When he wrote Nineteen Eighty-Four, George Orwell could very well have been talking about the Internet and personal security when he penned the following:
For the first time he perceived that if you want to keep a secret you must also hide it from yourself. You must know all the while that it is there, but until it is needed you must never let it emerge into your consciousness in any shape that could be given a name.
The connectedness of our lives today comes with a double-edged sword. On one hand, we’re able to communicate and exchange information unlike ever before. Families separated by distance can have face-to-face video conversations, and hundreds of people can edit one entry on Wikipedia, drawing on their collective knowledge to create a resource that would otherwise have taken years to build. On the flip side, nearly every hour of our lives is being documented, whether by our searches and clicks, tweets and posts, or swipes and scans. By some estimates, 2.5 billion gigabytes of data are generated every day, which means that the past few years have led to the creation of 90% of the world’s data. Today, even simple, mundane tasks – like exercising, shopping, and commuting – are tracked and recorded.
In the hours I’ve spent pouring over data, I’ve pondered what else might be possible in the next five years. Though I’m no Orwell, here are a few musings of my own:
External Memory, Internal Creativity
Memory was once internal – Homer’s The Odyssey was a memorized story, told using mnemonic devices to enable memorization – but is now becoming external. Since our computers and devices can store both mundane items and powerful memories, we’ll essentially put our daily lives on autopilot. If our minds no longer need to remember every recorded fact, they can evolve to become machines of analysis, synthesis, and creativity. The downside, of course, is that should the grid go down, we’ll have a hard time remembering how the machines work, how to farm, how to build.
With so much about us part of that data set – tracking our movements through GPS, recording our conversation history over email and text, measuring our biometrics through the growing category of wearables, and even plotting our relationships along social graphs – we will no longer need to be mythologized, nor can we do so. The story of that epic night out can now be fact-checked, so our personal narratives may become a bit less interesting. We gain data that could solve crimes, but we lose a little control of our personal narratives.
Who Knows You Best?
Back in the early 1800’s, German writer and philosopher Johann Wolfgang von Goethe said, “Know thyself? If I knew myself I would run away.” His words could not be truer today, as data that reveals detailed connections between time, activity, and even our mental state provides us with an extremely intimate knowledge of ourselves.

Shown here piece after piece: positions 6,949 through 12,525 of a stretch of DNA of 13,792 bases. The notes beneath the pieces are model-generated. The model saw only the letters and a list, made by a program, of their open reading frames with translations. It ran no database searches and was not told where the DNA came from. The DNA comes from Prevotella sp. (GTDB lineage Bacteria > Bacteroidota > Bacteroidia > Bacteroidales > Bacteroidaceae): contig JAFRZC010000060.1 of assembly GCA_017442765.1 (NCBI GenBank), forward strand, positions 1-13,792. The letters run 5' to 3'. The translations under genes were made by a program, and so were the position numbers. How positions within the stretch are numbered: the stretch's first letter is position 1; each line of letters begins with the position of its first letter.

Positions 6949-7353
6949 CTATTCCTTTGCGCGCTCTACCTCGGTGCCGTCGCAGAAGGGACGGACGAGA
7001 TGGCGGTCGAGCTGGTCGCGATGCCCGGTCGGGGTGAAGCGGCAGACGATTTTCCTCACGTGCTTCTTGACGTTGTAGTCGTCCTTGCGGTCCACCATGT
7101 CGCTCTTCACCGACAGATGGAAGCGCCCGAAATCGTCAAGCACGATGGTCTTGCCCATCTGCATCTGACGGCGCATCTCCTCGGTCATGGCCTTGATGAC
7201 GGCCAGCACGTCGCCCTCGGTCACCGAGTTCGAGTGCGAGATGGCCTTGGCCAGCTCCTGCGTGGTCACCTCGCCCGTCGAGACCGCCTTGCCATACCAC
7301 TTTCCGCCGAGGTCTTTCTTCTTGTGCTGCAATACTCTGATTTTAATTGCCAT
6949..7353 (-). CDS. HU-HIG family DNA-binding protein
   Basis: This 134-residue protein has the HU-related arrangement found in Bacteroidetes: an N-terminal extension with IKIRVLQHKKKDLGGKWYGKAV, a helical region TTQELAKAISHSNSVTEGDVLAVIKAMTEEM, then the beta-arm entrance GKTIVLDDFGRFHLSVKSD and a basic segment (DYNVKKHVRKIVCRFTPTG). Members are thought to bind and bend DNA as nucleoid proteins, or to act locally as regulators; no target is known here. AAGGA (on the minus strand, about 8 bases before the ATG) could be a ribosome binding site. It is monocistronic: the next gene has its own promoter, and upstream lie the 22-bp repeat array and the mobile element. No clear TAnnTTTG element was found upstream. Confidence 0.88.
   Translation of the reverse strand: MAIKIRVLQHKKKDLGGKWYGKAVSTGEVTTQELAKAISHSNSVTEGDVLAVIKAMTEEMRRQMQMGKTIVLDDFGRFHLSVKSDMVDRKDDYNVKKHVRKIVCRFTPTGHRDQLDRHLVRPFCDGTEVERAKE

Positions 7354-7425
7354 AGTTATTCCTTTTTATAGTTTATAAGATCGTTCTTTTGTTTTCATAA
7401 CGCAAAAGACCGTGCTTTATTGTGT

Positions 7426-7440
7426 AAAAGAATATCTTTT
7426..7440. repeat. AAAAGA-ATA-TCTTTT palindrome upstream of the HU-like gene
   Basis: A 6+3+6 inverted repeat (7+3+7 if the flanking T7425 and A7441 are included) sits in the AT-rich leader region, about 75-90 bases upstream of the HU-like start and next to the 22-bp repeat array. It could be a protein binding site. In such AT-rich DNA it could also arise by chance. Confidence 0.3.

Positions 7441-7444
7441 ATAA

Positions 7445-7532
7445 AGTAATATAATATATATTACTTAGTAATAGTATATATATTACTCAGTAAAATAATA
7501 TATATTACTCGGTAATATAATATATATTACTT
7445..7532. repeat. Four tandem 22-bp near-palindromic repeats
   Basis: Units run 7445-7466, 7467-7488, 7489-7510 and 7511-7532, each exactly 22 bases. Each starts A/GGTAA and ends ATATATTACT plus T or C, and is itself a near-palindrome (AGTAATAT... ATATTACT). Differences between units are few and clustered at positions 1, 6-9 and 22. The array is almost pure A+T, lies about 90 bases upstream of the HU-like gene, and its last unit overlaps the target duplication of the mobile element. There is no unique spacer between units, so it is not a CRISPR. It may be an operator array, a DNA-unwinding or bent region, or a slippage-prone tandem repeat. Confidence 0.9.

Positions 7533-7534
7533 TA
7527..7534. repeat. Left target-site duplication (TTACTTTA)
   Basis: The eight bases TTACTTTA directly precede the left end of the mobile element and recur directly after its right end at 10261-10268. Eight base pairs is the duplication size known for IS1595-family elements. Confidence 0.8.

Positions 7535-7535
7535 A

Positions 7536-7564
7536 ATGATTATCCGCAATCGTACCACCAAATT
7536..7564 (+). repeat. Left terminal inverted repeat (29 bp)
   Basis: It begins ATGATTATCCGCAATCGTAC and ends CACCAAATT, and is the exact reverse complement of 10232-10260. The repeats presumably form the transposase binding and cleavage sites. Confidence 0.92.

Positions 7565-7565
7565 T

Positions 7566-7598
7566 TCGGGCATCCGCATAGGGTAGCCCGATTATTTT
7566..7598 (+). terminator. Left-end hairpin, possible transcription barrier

But how far is too far? What if a device alerts an individual to their distracted and depressed state when they skip breakfast, and then their refrigerator tells their car that they didn’t eat this morning, and then the terms of their insurance activate the ignition lock? Are we saving a life, or are we meddling in private affairs? New technology has always put pressure on the rules of society, and we will have to weigh benefits against risks.
Think about how personalization has changed the way we consume content today. We binge watch entire seasons of TV shows – some of which are only produced because user data suggests it will be commercially viable – and sample short form that comes through the recommendations of our social networks. Feeds are everywhere, the news is 24/7, you’re connected everywhere, it’s always cocktail hour somewhere – so time is effectively meaningless. Anything can be resumed, including the crush you had on that girl in high school.
At the same time, when data doesn’t perish, it may haunt you. Anyone over thirty will remember hearing “This will go down on your permanent record,” the ubiquitous empty threat from your high school guidance counselor, because your “permanent” record was in a manila folder in a cabinet. Today, school records are digital, and just last week a company founded to store and analyze test scores (from kids as young as 8!) was shuttered when parents revolted. While it’s understandable that states would want to learn from these records, there’s no statute of limitations. Parents were concerned that someone thinking of hiring little Johnny when he’s 40 will judge him based on test scores and disciplinary records from when he was 14. We’re already hearing about how college admissions counselors look up prospective students on social media, so this isn’t just an empty worry. How long should we be judged by artifacts of the person we once were, even if studies show that past performance is predictive of future performance?
These are weighty questions, and there are no clear answers just yet. But the most important implication, for now, is to start a dialogue (albeit a tracked one, if comments are added to this page) about the ramifications of collecting our personal data.
John Manoogian III is Co-Founder and CTO of 140 Proof, a social interest technology company. Follow him on Twitter at @jm3. 140 Proof SVP of Marketing Matt Rosenberg also contributed to this article.